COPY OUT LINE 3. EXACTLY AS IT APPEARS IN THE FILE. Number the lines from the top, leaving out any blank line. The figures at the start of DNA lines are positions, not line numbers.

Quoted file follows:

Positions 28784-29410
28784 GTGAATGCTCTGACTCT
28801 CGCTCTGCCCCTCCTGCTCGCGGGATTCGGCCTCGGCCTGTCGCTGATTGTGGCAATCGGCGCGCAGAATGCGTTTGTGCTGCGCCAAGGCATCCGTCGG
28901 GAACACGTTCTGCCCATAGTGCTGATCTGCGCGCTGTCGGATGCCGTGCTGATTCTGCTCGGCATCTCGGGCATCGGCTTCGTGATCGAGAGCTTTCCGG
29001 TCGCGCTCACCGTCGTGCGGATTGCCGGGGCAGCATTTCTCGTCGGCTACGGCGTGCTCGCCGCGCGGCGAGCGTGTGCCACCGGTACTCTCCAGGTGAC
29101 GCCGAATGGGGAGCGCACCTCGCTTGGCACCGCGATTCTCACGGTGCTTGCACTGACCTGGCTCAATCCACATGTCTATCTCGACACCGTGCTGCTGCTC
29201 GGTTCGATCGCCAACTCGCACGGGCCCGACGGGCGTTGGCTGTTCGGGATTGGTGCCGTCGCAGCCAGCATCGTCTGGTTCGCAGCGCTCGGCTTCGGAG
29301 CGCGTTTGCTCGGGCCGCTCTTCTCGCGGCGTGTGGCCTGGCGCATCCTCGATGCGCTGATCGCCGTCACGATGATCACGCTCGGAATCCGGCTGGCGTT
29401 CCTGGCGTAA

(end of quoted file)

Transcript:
28801 CGCTCTGCCCCTCCTGCTCGCGGGATTCGGCCTCGGCCTGTCGCTGATTGTGGCAATCGGCGCGCAGAATGCGTTTGTGCTGCGCCAAGGCATCCGTCGG